|Ben Lack:||So why are you in this business and why does this industry interest you?|
|Ashok Sood:||My first job out of the Ph.D. program the University of Pennsylvania was working for a solar cell company called Mobil-Tyco Solar Energy Corporation during the energy crisis back in 1974, the oil embargo. Mobil Oil Corporation and Tyco Laboratories which now is a huge conglomerate, they were a small company at that time and they set up a joint venture called Mobil-Tyco Solar Energy Corporation and that was my first job. I’ve been in the solar business for many applications. Some of them I can’t even talk about. So, this is in my blood.|
|Ben Lack:||What’s the biggest surprise that you’ve experienced while you’ve been in this industry?|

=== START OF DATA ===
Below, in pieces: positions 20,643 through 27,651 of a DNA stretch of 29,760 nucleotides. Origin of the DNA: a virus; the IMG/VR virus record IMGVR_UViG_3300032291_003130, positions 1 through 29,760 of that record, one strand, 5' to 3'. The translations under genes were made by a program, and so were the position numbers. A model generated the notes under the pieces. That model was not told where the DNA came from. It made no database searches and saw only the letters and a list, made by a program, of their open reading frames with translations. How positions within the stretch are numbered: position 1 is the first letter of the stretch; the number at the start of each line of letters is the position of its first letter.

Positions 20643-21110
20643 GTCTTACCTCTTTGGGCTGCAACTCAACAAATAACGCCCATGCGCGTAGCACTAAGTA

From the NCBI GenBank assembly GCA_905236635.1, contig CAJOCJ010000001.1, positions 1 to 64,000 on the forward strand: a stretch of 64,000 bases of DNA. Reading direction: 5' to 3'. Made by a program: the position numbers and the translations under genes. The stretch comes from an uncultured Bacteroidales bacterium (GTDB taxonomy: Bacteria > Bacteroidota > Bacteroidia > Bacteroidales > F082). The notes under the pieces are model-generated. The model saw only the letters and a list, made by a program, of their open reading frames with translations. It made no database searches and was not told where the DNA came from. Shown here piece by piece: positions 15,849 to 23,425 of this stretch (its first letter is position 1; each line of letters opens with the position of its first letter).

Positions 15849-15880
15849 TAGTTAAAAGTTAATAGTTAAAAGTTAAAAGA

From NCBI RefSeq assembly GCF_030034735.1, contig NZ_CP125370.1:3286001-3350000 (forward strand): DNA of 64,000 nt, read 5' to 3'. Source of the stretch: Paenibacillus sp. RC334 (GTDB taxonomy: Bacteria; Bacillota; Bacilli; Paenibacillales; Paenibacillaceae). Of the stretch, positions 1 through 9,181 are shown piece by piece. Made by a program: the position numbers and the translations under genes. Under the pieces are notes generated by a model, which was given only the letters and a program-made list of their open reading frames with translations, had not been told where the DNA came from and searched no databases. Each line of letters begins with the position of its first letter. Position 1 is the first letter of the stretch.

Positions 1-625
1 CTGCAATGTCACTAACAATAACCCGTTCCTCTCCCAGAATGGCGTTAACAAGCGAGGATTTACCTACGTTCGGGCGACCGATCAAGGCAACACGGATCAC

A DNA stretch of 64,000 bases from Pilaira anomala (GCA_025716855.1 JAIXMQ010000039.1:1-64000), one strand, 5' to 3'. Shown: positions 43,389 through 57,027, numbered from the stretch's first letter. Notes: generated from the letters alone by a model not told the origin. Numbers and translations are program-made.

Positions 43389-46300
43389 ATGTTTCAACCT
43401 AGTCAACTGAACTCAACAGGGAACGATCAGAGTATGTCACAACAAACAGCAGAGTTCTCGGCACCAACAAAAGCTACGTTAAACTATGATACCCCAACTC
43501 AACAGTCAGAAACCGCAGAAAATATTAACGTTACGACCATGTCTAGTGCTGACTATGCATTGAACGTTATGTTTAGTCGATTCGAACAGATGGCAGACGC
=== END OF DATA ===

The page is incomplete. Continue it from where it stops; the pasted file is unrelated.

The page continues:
|Ashok Sood:||There are an awful lot of people who oversell what can be accomplished. They will say things just so they can get venture funding which does more disservice to the solar industry and the country. I said look, the 3 biggest marketplaces for solar was Germany and Scandinavian countries. They don’t get a lot of sun because they don’t have any other alternatives, so they focus on that issue. Whereas, we as a nation have not dealt with that issue, but when you look at it and the thing I say always is that sun shines everyday whether you like it or not. There’s energy to be had, why not take advantage of it? Even if you did 10% to 20% over the next decade or 2 decades, that is an enormous business. Here and worldwide, some of the places are spending more in their area than other places are so to answer your question, I think this is the right thing to do for me, this is what I enjoy doing, we’re excited about it and that gets me going. Until the climate changes in the United States for manufacturing and this has nothing to do with tax cuts or tax this and that and all that, one of the reasons is, I’m sure you’re very knowledgeable about this, is the reason China is grown so much is they made a conscious decision to bring a lot of the technology in manufacturing in China and they’ve invested $30 billion a year over the last several years. We have not done that, so companies what they do is, they will develop all the core technology and so forth and then they go into manufacturing and they get into trouble because the cost structures are so high in the US. So, anybody like a First Solar or other companies, what they do is build their biggest facility in Indonesia, they’re building a huge facility in China, so they are trying to go to places with lower cost structure areas and I think that’s the business model that will survive at this point in time. Until we as a country make a decision that we have to make the investment into clean energy jobs, that’s my biggest worry so I don’t even look upon manufacturing in the United States at all until there is a commitment at the national level to bring Solar manufacturing in the US. I’m of Indian origin so for commercialization, I see a large opportunity. In India over 300 million out of 1.2 billion people are not even connected to the grid. The shortage of power and lack of reliable grid, I look upon possible joint ventures in India, for defense applications, we will manufacture in the Albany region. I was at a defense meeting not too long ago and one of the comments I made and people agreed with me. We have no trouble spending $150 to $200 billion per year to go fight a war somewhere. But as a nation, to make ourselves energy independent by spending 50-75 billion a year is something that we have a hard time making that happen and that’s what it’s going to take. Otherwise, I tell people if we don’t do something drastic, we will be importing solar panels from China. The recent Doe program that was won by Albany Nanotech is just a down payment on where we need to go for the technology and manufacturing edge for next generation thin film solar cells. This is a good start but it will need a much larger effort at a national level to make renewable energy part of the mix.|